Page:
Interactions between Staphylococcus aureus and other members of the cystic fibrosis sputum microbiome

Project Summary

The proposed project focusses on better understanding the interactions between the bacteria which inhabit the cystic fibrosis lung. Cystic fibrosis is a genetic disease that causes increased mucus production in the lungs and, as a consequence, colonisation of various types of microorganisms which affect disease progression. One of those organisms is Staphylococcus aureus which is hard to irradiate and has been linked with worse disease prognosis. In this placement, the student will investigate how S. aureus interacts with other bacteria on solid agar; specifically, we will ask whether there are common members of the cystic fibrosis lung microbiome which inhabit or enhance the growth of this pathogen. This will be accomplished by spotting colonies of S. aureus next to colonies of other members of the microbiome and observing changes in the growth diameter of the bacteria when compared to its growth alone.

Full Project Description

Overview: Cystic fibrosis (CF) is a genetic disease that, due to increased mucus production in the lungs, allow communities of microorganisms to inhabit the respiratory tract. Traditionally, the majority of these organisms have been ignored as common “commensal” organisms, and the focus instead has been on principal pathogens such as Pseudomonas aeruginosa, Haemophilus influenzae, and Staphylococcus aureus. Staphylococcus aureus is one of the first pathogenic organisms to occupy the lungs of children with CF. This organism is often hard to irradiate and has been linked with decreased morbidity and mortality in individuals with CF. Recently, research has shown that the interactions between commensals and pathogens can result in increased virulence of the pathogen in the lung. For example, in a Drosophila infection model, P. aeruginosa is more pathogenic when it is co-cultivated with various Streptococcus sp. In this summer research placement, we will use in vitro investigations to determine whether S. aureus is similarly affected by various commensal organisms.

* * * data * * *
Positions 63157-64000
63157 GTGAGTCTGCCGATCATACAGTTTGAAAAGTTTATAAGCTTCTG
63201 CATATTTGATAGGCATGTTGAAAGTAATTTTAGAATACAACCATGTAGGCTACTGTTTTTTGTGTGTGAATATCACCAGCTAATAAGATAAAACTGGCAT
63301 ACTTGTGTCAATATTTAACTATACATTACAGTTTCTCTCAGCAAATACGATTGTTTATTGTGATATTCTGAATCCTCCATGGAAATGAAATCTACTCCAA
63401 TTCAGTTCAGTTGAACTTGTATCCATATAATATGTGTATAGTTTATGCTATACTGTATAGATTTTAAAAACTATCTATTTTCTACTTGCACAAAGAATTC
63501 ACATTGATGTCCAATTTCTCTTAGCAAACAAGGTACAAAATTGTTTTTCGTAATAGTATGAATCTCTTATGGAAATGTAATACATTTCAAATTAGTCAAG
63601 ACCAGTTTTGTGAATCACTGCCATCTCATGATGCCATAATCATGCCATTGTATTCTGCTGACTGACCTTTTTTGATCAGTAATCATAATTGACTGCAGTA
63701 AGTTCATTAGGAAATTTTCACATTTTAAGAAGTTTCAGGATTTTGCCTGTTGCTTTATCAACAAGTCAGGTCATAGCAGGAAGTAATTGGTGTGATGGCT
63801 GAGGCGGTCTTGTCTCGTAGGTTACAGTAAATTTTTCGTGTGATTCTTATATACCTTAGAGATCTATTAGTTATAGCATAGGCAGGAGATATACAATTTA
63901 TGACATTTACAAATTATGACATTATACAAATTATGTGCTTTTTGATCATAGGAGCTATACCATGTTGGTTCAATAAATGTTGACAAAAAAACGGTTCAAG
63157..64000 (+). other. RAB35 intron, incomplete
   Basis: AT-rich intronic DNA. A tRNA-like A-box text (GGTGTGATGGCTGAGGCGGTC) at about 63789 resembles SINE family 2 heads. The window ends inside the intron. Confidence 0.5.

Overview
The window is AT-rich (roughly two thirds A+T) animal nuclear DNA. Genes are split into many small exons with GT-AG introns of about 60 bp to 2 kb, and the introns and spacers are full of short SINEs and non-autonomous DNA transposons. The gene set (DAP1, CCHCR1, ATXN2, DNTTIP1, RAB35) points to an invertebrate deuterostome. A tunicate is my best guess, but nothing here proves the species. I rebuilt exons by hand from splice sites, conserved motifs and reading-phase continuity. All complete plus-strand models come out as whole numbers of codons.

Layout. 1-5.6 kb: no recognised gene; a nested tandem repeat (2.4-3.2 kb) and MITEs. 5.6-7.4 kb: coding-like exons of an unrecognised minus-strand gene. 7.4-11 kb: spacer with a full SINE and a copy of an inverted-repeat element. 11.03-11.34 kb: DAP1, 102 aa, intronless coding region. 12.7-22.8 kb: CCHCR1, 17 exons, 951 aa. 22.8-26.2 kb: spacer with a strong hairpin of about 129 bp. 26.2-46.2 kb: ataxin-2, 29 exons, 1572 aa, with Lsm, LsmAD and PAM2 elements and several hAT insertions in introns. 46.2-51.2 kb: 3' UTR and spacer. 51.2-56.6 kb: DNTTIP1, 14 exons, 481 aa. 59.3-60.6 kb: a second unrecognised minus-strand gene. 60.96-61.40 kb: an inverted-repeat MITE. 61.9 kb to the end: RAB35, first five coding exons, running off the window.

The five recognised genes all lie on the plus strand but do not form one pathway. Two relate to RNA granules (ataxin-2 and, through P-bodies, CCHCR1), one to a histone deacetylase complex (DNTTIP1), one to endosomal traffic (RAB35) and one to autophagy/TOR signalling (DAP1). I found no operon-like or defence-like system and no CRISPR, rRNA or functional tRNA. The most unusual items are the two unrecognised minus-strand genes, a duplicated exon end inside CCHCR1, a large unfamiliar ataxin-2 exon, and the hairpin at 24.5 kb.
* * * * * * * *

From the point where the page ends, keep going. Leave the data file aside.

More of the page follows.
Methodology: In this summer placement, the student will work as part of a team to collect and culture a sputum sample collected from an individual with CF. Our previous research has shown that using 13 different selective agars, we can cultivate >82% of the organisms present in these samples. These agars include Mannitol Salt Agar (MSA) which is selective for the growth of S. aureus. After incubation, we will collect individual isolates of (a) S. aureus from the MSA plates, and (b) a variety of morphologically distinct commensal organisms grown on the other agar types. After ensuring the isolates are pure (i.e., only one strain is present) we will conduct a high-throughput competition assay in which we will use a pin replicator to spot 96 commensal strains directly next to S. aureus strains on a non-selective solid agar. After incubation, we will use computational tools such as ImageJ to determine the radius of each spotted colony, and to group commensal-pathogen pairs into virulence categories based on these radii. These categories will include: (a) pairs in which the growth of S. aureus is increased in the presence of the commensal (compared to growth alone; potentiators); (b) pairs in which the growth of S. aureus is decreased in the presence of the commensal (attenuators); (c) pairs in which the growth of S. aureus is unaffected (neutrals). We will then select a small number of commensal-pathogen pairs of interest from each category to investigate in more detail using a variety of microbiological assays (for e.g., assessing the importance of secreted proteins via growth of S. aureus in the sterile spent medium of the commensal; determining the importance of physical proximity by spotting the isolates at varying distances; assessing the importance of the growth environment by testing the strain’s interactions in liquid broth and on a variety of agar types, including minimal medias and agars with varying carbon sources).
From this project, the student will gain experience and familiarity with microbiological techniques, data analysis, and literature review.


Biotechnology and Biological Sciences Doctoral Training Programme

The University of Nottingham
University Park
Nottingham, NG7 2RD

Tel: +44 (0) 115 8466946